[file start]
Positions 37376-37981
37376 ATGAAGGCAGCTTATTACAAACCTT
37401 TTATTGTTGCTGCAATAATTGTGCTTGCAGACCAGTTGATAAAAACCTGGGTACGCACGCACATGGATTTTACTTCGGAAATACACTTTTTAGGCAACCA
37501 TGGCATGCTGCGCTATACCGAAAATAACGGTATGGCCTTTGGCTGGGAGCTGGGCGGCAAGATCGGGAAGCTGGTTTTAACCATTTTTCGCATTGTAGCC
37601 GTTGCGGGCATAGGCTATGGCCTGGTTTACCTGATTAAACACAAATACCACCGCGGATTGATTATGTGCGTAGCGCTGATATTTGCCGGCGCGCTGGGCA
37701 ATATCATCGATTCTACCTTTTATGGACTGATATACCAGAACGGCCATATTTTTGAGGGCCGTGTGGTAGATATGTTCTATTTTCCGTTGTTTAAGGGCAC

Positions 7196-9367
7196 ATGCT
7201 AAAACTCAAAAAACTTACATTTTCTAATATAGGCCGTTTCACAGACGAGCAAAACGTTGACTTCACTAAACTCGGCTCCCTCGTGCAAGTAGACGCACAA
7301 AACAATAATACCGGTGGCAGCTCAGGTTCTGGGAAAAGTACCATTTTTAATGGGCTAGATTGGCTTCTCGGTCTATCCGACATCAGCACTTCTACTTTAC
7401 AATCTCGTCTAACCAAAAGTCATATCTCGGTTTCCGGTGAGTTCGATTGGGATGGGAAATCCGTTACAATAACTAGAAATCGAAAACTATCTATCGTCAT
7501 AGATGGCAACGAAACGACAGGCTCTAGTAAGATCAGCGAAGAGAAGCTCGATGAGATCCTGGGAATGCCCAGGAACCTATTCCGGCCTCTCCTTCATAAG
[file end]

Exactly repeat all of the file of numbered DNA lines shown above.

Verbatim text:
Positions 37376-37981
37376 ATGAAGGCAGCTTATTACAAACCTT
37401 TTATTGTTGCTGCAATAATTGTGCTTGCAGACCAGTTGATAAAAACCTGGGTACGCACGCACATGGATTTTACTTCGGAAATACACTTTTTAGGCAACCA
37501 TGGCATGCTGCGCTATACCGAAAATAACGGTATGGCCTTTGGCTGGGAGCTGGGCGGCAAGATCGGGAAGCTGGTTTTAACCATTTTTCGCATTGTAGCC
37601 GTTGCGGGCATAGGCTATGGCCTGGTTTACCTGATTAAACACAAATACCACCGCGGATTGATTATGTGCGTAGCGCTGATATTTGCCGGCGCGCTGGGCA
37701 ATATCATCGATTCTACCTTTTATGGACTGATATACCAGAACGGCCATATTTTTGAGGGCCGTGTGGTAGATATGTTCTATTTTCCGTTGTTTAAGGGCAC

Positions 7196-9367
7196 ATGCT
7201 AAAACTCAAAAAACTTACATTTTCTAATATAGGCCGTTTCACAGACGAGCAAAACGTTGACTTCACTAAACTCGGCTCCCTCGTGCAAGTAGACGCACAA
7301 AACAATAATACCGGTGGCAGCTCAGGTTCTGGGAAAAGTACCATTTTTAATGGGCTAGATTGGCTTCTCGGTCTATCCGACATCAGCACTTCTACTTTAC
7401 AATCTCGTCTAACCAAAAGTCATATCTCGGTTTCCGGTGAGTTCGATTGGGATGGGAAATCCGTTACAATAACTAGAAATCGAAAACTATCTATCGTCAT
7501 AGATGGCAACGAAACGACAGGCTCTAGTAAGATCAGCGAAGAGAAGCTCGATGAGATCCTGGGAATGCCCAGGAACCTATTCCGGCCTCTCCTTCATAAG